WATCH: Adidas Ad Promotes Biological Males Playing in Female Sports

Tiffany Abreu
The Associated Press

Adidas has unveiled a series of ads, including a feature promoting and celebrating biological male athletes who compete in women’s sports.

In the ad campaign titled “I’mPossible,” Adidas highlights a Brazilian trans athlete Tiffany Abreu as he navigates the difficult world of possessing vastly superior physical traits to pretty much everyone he’s competing against.

“It’s impossible,” says one of the ads. “To take hold of the world’s spotlight overnight. Create your own uniform. Be a cover model. A powerful athlete. Or compete as a trans woman. Impossible? No. I’mpossible.”

“Not only is she an unstoppable athlete, but she also uses her voice to encourage others to embrace their own identities,” the ad claims.

Abreu says that he plays “…for Brazil and for all trans women in the ad specific to him.” The Brazilian then finishes by saying, “My story is not impossible. Because I’m possible.”

In a sane world, Abreu’s ascendance to the Olympics and the top of Brazilian women’s volleyball would have been impossible. Males have muscular, skeletal, and cardiovascular advantages over women that cannot be entirely erased by testosterone suppressors or any form of therapy. These inherent advantages put female athletes at a distinct disadvantage when competing against men.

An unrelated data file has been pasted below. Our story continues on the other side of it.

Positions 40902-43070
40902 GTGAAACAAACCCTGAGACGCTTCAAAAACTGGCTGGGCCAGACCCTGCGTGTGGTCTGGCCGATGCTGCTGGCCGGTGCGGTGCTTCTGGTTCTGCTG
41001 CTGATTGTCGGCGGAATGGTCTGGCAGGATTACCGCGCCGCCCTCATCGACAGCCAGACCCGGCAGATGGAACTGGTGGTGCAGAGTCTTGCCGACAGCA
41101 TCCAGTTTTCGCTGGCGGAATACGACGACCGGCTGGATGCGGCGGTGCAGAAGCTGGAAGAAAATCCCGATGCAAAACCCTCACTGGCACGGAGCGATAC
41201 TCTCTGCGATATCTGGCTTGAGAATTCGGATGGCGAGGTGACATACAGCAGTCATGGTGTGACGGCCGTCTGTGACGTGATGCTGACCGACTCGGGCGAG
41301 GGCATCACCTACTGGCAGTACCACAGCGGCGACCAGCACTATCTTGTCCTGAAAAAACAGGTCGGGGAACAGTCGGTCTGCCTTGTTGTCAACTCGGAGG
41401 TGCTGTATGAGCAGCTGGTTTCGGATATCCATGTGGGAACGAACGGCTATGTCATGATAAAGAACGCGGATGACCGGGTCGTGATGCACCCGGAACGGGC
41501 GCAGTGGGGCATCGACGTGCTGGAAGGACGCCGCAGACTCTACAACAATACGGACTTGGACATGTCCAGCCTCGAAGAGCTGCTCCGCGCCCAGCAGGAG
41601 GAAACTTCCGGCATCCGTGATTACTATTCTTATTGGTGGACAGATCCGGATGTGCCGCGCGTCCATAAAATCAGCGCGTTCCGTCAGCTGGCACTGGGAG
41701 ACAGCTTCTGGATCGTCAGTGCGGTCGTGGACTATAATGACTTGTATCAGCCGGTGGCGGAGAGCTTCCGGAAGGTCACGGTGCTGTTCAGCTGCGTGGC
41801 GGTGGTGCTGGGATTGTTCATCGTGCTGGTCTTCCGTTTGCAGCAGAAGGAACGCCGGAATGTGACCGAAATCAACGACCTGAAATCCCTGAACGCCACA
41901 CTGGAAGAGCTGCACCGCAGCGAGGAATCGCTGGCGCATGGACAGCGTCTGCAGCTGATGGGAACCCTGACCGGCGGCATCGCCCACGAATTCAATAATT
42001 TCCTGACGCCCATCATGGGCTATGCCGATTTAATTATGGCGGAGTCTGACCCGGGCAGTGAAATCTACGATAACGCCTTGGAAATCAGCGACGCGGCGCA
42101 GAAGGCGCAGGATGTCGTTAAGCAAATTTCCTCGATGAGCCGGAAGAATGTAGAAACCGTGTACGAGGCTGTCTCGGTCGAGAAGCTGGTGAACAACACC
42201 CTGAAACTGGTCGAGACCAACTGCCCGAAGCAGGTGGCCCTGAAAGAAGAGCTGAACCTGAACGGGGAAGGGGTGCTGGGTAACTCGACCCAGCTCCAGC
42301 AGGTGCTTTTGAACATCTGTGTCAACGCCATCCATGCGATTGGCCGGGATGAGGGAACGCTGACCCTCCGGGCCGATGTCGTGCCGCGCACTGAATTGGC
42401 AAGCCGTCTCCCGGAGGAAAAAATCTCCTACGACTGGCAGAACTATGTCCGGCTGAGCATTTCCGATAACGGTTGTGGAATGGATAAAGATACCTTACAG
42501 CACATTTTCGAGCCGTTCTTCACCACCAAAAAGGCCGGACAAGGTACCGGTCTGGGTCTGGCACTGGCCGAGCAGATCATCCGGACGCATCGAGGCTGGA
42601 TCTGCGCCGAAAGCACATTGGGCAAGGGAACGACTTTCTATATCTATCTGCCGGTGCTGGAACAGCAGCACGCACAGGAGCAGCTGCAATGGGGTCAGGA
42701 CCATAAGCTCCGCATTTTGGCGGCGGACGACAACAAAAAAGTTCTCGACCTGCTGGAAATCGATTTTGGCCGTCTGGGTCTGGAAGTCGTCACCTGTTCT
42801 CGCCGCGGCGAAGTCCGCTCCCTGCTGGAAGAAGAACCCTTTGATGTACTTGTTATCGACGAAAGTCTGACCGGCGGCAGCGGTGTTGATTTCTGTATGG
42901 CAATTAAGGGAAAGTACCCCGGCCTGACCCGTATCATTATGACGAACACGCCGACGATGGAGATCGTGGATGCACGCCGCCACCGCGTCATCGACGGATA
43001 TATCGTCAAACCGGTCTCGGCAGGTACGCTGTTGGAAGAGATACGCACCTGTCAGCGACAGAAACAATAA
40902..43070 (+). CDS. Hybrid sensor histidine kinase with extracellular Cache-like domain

Those advantages have recently been put on display in women’s college swimming as Lia Thomas. Thomas, a man, left the men’s swimming team at the University of Pennsylvania after three rather unremarkable years to join the women’s team and become the most dominant performer in women’s college swimming.

Transgender swimmer Lia Thomas of Penn University and transgender swimmer Iszac Henig of Yale pose with their medals after placing first and second...

Transgender swimmer Lia Thomas. (JOSEPH PREZIOSO/AFP via Getty Images)

It also remains to be seen how Adidas reconciles its support of male athletes competing in and dominating women’s sports with the company’s supposed support of women’s rights and women’s athletics. Thomas alone has erased several women from the NCAA record books by smashing long-standing swimming records set by actual women. As Thomas’ example shows, while the left is fond of saying that only a relative few males are competing in women’s sports, it only takes one to completely reset the history books of a given sport and wipe out the life achievements of dozens of actual women.

One would think that Adidas and their corporate peers would be against canceling women since they claim to be so. However, sadly, their action in keeping up with the woke flavor of the day seems worth more to them than women’s rights.

And clearly, for biological women trying their best to make it in sports, it’s not their day.

It’s a man’s world, and Adidas seems okay with that.

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